5. Cover the dough with a damp kitchen cloth and leave out at room temperature to rise. Your specific rise time will vary depending on how warm your surrounding temperature is. Expect to wait anywhere between 1-3 hours. Your dough is ready when it looks 1½- 2x it's original size. Take a picture with your phone to compare. (Alternatively, if you have to run out or can't bake for whatever reason, stop here. Cover the bowl of dough with plastic wrap and place into the fridge to rise overnight 8-12+ hours. Bake in the morning).
  6. When your dough has risen sufficiently and you are ready to bake, preheat your oven to 400 F (if using a glass baking dish, preheat to 375 F).
  7. Place the dough into your oiled baking dish. Gently stretch the dough, extending to fit the corners and sides. If there is resistance or your dough shrinks back when stretched, the gluten is not relaxed; let it rest for 10-15 minutes and try again.
  8. Poke several holes into the dough. Place a cherry tomato into each hole (approximately) pressing down as you go. If the tomatoes fit snuggly they won't pop out when baked. Sprinkle lightly with salt and pepper, and drizzle the top with olive oil for a nice, golden crust. Let the dough rise again but only for about 30 minutes or so, this time. It should look slightly puffed and less dense before it goes into the oven.
  9. Bake in the oven for 35-45 minutes. At the halfway mark, add the fresh mozzarella.
  10. Your focaccia is ready when beautifully puffed and golden. Remove from the oven and let it cool for at least 30 minutes- 1 hour for best texture. Don't rush this step- you want the inside to remain light and fluffy.
  11. When ready to serve, tear some fresh basil leaves over the top, cut into squares and enjoy!



  1. Patti says

    Can you start posting at night? Every morning that I read your recipe, I stop everything. I change my dinner plan and include your newest creation. You’re killing me!!!! Everything you post pulls me in! cannot wait to make this focaccia. Xoxo

    • Emilie says

      You are too funny. I can definitely post at night, but not sure if anyone will actually read it (except you… haha). Perhaps I should take a poll?

      If you end up making this focaccia, please let me know how it comes out! I hope you enjoy! xoxo

    • Emilie says

      Great minds ;) Wish I could rip off a chunk and send it on over to you… better yet, wish I was there so that I could dunk this focaccia right into your tomato basil soup! That sounds more like it. xo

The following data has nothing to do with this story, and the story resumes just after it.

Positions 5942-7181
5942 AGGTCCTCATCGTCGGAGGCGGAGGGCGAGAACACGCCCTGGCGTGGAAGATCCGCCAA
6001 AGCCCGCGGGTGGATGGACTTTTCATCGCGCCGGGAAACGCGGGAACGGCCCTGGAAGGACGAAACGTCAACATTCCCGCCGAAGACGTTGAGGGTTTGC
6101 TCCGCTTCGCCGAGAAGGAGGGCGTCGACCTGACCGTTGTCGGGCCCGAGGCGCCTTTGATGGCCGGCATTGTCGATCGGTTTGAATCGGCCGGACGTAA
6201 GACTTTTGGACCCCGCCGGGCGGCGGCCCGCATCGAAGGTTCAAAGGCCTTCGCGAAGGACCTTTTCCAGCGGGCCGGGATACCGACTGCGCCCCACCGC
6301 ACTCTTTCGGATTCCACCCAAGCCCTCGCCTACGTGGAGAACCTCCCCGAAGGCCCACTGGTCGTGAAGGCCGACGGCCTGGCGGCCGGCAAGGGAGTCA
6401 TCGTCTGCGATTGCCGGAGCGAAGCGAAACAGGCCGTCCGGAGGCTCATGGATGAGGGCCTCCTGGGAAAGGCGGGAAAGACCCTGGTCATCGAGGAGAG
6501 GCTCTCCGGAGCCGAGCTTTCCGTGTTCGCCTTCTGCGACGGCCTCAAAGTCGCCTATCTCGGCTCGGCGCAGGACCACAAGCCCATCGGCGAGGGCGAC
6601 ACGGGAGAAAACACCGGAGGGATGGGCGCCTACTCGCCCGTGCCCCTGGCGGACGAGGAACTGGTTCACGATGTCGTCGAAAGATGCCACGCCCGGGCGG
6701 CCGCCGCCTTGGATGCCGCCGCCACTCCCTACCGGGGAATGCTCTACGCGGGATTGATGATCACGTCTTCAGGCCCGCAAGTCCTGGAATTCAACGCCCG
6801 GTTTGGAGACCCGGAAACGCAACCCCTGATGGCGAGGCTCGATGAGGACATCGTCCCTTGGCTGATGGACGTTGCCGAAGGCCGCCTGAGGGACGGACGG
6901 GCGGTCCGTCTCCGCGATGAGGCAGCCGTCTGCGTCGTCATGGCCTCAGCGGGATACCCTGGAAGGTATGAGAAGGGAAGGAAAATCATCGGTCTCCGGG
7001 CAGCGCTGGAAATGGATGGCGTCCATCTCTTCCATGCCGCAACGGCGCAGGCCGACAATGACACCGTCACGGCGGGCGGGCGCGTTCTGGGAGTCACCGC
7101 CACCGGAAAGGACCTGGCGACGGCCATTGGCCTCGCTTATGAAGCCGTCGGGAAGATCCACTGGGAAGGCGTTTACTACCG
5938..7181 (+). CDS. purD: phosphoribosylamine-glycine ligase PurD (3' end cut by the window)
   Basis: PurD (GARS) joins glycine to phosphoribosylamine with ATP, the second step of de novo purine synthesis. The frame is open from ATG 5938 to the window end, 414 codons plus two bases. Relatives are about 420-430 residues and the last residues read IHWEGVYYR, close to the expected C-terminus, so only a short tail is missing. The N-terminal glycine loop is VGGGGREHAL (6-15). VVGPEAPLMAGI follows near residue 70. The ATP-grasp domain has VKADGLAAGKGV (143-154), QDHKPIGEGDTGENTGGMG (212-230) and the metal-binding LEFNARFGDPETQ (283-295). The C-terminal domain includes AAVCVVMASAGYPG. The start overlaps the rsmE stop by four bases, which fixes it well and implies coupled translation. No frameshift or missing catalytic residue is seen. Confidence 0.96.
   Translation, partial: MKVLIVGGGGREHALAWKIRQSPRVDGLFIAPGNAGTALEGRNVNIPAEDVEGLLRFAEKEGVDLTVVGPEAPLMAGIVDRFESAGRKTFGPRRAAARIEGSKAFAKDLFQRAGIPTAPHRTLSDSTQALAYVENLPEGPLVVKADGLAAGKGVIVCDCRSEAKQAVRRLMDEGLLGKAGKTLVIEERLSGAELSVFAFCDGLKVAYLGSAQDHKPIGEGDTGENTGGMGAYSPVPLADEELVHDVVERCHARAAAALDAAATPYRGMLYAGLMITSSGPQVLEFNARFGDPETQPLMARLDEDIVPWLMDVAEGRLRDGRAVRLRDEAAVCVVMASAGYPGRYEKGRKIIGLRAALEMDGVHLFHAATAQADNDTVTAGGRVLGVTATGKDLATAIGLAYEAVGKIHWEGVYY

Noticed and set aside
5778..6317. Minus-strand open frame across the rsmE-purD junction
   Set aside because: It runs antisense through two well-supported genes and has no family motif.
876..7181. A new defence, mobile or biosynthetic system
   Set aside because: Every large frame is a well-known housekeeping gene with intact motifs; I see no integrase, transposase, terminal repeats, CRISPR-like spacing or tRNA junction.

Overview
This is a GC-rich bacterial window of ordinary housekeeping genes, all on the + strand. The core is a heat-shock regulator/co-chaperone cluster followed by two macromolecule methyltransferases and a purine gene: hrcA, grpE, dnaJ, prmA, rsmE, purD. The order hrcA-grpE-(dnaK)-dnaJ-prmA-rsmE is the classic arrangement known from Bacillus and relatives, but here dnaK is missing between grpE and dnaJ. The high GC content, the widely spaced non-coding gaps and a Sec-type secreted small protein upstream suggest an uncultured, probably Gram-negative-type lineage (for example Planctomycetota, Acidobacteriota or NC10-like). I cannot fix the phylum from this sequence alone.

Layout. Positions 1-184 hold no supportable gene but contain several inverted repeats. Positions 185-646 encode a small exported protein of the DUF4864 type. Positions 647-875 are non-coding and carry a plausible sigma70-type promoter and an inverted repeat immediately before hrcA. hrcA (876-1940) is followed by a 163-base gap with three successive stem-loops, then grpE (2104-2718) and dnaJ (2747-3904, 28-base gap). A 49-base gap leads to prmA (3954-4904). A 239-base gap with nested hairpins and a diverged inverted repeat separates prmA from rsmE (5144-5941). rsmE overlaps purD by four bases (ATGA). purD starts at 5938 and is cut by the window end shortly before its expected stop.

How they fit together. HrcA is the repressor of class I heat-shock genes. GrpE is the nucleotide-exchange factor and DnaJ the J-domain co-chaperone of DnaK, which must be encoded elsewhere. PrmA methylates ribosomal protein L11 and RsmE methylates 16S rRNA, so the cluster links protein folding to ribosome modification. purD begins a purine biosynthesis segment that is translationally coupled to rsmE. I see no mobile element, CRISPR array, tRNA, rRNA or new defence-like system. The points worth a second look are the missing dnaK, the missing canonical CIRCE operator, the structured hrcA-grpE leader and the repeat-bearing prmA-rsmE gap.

2. says

    I am the same way about recipe hoarding haha!! I have a few 3-ring binders just full of recipes that I’ve never made. But it’s so fun to find a great recipe online and then stockpile it for later!! ;)

    • Emilie says

      The more the merrier? I think the act of stockpiling might be more fun then making the actual recipes… almost ;)

    • Emilie says

      Yes! And it’s not difficult to make either, Linda. You can even switch up the toppings as the wonderful summer produce rolls in- sautéed fennel, caramelized onions, herbs- you name it. Thank you for pinning and have fun with the recipe :)

  3. says

    Absolutely beautiful recipe and photos…as usual Emilie! Recipe hoarders unite! My old 3 ring binder is falling apart and every so often I go through it. I have a conversation with myself and anyone within listening distance as to will I actually ever make said recipe and will they eat it. I recycle a lot of paper:)

    • Emilie says

      Haha… absolutely. i think the act of hoarding is more fun than actually making the recipe (maybe). This is what happens when you love food ;)

  4. Ruby88 says

    You’re so right. Who doesn’t have a folder or binder full of recipes!? And so many forgotten! One of these days I’ll get to some of those gems. This no knead looks simply delicious. Can’t wait to try.

    • Emilie says

      Hello Kalee! Thank you! If you end up making the recipe, do let me know how it comes out. Hope you like it & happy baking :)

    • Emilie says

      Hi Katrina, I barely knead my bread dough anymore… there really is no need to knead (lol). As long as there is enough water in the recipe and the initial rise time is sufficient you are good to go- you’ll get light and fluffy bread every time :)

  5. says

    Yes! I have a three ring binder filled with printed out, hole punched recipes I collected in high school still in the bottom cupboard of my parent’s kitchen. Haha! Glad to know someone else partook in this recipe hoarding activity as well. And this focaccia! Oh my goodness, lady, I’m drooling and craving this so bad right now. I’ll be the first to hop on the sourdough focaccia train too when that happens ;)

    • Emilie says

      Oh yes! I’m right there with you! My binder is busting at the seams ;) I’m definitely gong to try the sourdough version of focaccia, I’m always up for a good baking challenge… maybe with some whole grains? I’ll keep you posted ;) xoxo

  6. says

    You always inspire me, Emilie! It’s been too long since I made focaccia, at least a year and I’ve not made it with tomatoes. This needs to change. One of the best sandwiches of my life was on focaccia. Love how bread works on your time… my problem is I can’t seem to leave it alone while it’s rising; I love watching it, all those air bubbles on the surface, slowing making the bread so tasty. I gotta move on because I get very little done on bread day! Thank you for this, Emilie.